Saying Yes and No with Confidence: Unveiling the Tipping Point in Our Careers

Experts on social media often lecture women on setting boundaries in the workplace. We hear it from our therapists, our partners, our friends. We should say “no” more often, but the advice never comes with a script or playbook for how or when to say no. On the opposite end of the advice spectrum, we hear from a seemingly equal amount of experts that we should always say “yes” (or at least that we’ll be more interesting if we do); to new experiences, job responsibilities, and events. They tell us to network relentlessly, saying “yes” to small talk and after-work hours. They tell us that if we don’t say “yes,” we ruin our career prospects.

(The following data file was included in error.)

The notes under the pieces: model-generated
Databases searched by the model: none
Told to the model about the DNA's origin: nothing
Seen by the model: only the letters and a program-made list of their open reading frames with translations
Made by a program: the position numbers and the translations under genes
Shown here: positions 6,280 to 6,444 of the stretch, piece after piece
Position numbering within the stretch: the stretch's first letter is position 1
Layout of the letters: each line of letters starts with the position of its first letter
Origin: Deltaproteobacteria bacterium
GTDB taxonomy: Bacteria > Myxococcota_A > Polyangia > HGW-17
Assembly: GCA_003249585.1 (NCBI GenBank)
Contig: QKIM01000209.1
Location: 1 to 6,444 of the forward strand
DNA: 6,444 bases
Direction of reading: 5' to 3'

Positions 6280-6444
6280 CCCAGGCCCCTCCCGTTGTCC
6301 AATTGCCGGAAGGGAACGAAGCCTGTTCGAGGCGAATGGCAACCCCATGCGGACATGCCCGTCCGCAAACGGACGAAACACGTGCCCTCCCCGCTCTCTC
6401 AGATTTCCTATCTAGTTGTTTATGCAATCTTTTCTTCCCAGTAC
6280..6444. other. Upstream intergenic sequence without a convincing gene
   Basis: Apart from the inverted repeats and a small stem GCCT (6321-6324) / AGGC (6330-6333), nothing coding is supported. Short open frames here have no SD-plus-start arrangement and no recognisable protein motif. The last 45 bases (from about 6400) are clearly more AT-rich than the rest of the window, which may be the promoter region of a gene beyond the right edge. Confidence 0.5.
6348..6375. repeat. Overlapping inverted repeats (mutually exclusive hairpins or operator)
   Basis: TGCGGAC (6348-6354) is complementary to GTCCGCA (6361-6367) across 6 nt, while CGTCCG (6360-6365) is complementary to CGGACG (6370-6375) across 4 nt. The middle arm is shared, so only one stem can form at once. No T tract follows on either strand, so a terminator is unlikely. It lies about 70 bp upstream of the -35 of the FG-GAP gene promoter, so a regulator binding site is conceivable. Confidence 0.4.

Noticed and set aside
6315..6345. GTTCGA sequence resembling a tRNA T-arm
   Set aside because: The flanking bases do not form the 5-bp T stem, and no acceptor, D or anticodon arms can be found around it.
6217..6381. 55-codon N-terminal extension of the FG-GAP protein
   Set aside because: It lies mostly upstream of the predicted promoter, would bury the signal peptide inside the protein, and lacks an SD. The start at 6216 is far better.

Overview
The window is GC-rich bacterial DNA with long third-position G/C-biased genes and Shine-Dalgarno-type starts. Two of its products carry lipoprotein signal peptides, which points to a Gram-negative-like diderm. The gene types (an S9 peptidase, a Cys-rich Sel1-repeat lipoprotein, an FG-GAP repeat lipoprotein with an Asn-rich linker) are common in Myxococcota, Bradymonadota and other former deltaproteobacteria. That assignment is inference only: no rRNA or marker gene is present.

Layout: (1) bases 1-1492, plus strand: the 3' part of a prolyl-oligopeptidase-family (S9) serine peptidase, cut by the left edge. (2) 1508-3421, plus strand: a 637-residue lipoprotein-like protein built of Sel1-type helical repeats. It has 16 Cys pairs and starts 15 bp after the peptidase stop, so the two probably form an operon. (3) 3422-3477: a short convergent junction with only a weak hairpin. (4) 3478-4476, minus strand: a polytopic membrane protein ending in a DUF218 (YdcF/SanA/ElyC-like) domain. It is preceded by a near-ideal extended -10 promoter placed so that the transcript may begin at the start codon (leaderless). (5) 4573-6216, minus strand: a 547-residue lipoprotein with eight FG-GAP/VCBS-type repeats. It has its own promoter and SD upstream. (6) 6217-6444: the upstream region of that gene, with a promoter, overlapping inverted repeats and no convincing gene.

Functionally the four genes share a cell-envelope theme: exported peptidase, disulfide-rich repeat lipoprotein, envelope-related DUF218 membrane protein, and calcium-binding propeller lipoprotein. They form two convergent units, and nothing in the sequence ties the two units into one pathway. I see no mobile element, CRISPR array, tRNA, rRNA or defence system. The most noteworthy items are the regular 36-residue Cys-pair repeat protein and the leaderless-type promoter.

So, which is it? Do we say “yes,” “no,” or some mix? Knowing when to say “yes” or “no” is one of the most important distinctions women can make central to their career success.

The All or Nothing Mentality

My first post-college job laid me off. That is not exactly how a graduate with copious student loans wants to start a career. I was stuck, lost, and looking for direction. Rejections came flooding into my inbox, but I also did a fair amount of rejection. 

During this time, a time I would later speak about in a TEDx Talk, I came across the movie “Yes Man.” In the film, a man who says “no” to new things has his life changed by starting to say “yes” to every experience. As you can imagine, hilarity and some bad luck ensue. However, he also finds his dream partner and job. This is an example of the all-or-nothing mentality, but it spoke to me instantly, and I decided to do something similar with my life.